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BCI elects Orissa’s Ashok Parija as chairman, to continue with bar exam

Subramanium out, Nariman & Orissa BC member Parija in
Subramanium out, Nariman & Orissa BC member Parija in

The Bar Council of India (BCI) has elected a new chairman and vice chairman after solicitor general Gopal Subramanium resigned as solicitor general, according to Law et al. News.

According to the website all 19 members yesterday (24 July) unanimously voted for Orissa BCI member Ashok Parija as chairman and Madhya Pradesh member Zafar Ahmed Khan as vice chairman.

According to Law et al. Parija said that the All India Bar Exam (AIBE) would continue in its present form. The second AIBE took place yesterday, with some protests reported to have taken place again in Chennai against the exam.

He also added that representing around 15 lakh advocates, the BCI would focus on improving welfare schemes for advocates, raise the standard of law colleges and examine the age limit for admissions in law colleges.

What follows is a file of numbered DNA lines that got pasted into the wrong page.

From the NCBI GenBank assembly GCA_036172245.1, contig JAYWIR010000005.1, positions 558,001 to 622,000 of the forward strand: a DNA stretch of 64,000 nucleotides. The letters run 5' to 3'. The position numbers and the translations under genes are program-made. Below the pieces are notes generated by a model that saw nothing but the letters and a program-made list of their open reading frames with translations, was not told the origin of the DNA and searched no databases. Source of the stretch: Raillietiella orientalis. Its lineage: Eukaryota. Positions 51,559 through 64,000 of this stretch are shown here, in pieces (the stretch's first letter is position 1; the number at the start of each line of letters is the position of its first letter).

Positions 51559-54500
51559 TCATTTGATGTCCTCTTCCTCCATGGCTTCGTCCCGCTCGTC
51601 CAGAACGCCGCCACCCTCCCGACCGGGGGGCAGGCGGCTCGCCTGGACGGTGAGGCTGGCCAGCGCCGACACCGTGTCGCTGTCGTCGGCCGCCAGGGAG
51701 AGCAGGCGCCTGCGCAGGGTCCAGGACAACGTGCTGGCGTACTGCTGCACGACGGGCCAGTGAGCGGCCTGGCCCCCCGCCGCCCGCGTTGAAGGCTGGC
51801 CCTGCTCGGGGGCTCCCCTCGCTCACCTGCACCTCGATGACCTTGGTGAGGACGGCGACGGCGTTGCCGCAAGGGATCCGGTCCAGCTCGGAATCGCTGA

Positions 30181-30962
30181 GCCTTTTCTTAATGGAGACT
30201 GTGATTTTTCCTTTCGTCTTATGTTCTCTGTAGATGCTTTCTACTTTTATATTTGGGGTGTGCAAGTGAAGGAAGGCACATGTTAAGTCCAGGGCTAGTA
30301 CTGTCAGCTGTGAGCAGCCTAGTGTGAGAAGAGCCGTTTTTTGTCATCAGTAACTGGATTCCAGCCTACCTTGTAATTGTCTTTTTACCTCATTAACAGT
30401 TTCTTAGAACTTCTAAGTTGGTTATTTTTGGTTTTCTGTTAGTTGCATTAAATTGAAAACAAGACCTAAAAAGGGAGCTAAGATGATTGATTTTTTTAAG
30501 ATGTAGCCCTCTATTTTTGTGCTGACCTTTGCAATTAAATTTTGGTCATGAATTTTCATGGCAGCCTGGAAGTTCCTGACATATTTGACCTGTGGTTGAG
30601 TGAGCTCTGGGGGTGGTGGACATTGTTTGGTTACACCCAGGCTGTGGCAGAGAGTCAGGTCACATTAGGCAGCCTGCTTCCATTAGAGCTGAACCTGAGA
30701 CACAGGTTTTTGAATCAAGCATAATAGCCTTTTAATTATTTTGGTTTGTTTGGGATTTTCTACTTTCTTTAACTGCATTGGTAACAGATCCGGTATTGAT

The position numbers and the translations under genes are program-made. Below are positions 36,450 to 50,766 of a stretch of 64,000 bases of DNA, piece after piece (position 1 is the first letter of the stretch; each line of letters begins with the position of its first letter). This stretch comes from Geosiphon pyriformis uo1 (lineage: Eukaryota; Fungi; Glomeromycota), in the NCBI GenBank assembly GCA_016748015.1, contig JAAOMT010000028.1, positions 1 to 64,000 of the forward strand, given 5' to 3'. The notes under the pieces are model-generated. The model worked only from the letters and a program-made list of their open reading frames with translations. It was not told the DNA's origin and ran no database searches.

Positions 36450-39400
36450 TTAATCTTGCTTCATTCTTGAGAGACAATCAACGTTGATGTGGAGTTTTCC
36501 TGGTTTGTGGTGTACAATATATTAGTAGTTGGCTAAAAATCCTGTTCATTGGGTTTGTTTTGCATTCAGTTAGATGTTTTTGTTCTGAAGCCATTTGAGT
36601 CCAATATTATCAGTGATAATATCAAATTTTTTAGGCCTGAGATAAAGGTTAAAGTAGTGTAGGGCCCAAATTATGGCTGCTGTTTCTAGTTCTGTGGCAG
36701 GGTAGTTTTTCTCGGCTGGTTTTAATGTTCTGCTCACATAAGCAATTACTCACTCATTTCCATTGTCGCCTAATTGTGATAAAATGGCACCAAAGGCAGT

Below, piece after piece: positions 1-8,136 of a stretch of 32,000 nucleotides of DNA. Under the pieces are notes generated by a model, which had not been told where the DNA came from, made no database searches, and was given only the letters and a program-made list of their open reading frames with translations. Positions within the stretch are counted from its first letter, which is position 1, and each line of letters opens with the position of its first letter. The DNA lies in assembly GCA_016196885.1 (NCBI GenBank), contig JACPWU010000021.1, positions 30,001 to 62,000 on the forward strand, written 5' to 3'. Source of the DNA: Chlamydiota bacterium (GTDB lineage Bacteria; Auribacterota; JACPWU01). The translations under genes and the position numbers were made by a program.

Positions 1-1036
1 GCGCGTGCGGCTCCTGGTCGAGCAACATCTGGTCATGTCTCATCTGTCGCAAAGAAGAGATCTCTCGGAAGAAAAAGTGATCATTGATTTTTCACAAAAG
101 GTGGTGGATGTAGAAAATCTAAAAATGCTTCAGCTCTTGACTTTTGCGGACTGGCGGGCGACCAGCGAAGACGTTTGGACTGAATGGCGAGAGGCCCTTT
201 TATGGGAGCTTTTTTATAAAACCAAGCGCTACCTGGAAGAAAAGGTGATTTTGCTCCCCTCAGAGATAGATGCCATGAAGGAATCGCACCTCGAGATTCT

Former BCI chairman Gopal Subramanium, who was the driver behind introducing the AIBE and other ambitious regulatory reforms, resigned on Saturday 9 July as solicitor general, with senior counsel Rohinton Nariman having been appointed into the office effective today.

Subramanium’s resignation as solicitor general meant that his position as ex officio BCI member became unlikely under the Advocates Act 1961, as first reported by Legally India.

In December 2010 the Indian Express had reported a law ministry source who said that Subramanium should resign as BCI chairman because there was a conflict of interest between the law ministry’s plans to reform legal education and the profession and the role of the BCI.

This, feared the law ministry source, could put Subramanium into a conflict of interest after the draft Legal Practitioners (Regulations and Maintenance of Standards in Professions, Protecting the Interest of Clients and Promoting the Rule of Law) Bill 2010 that was proposed in November 2010, which would create a new regulator that overlapped with the BCI’s current role.

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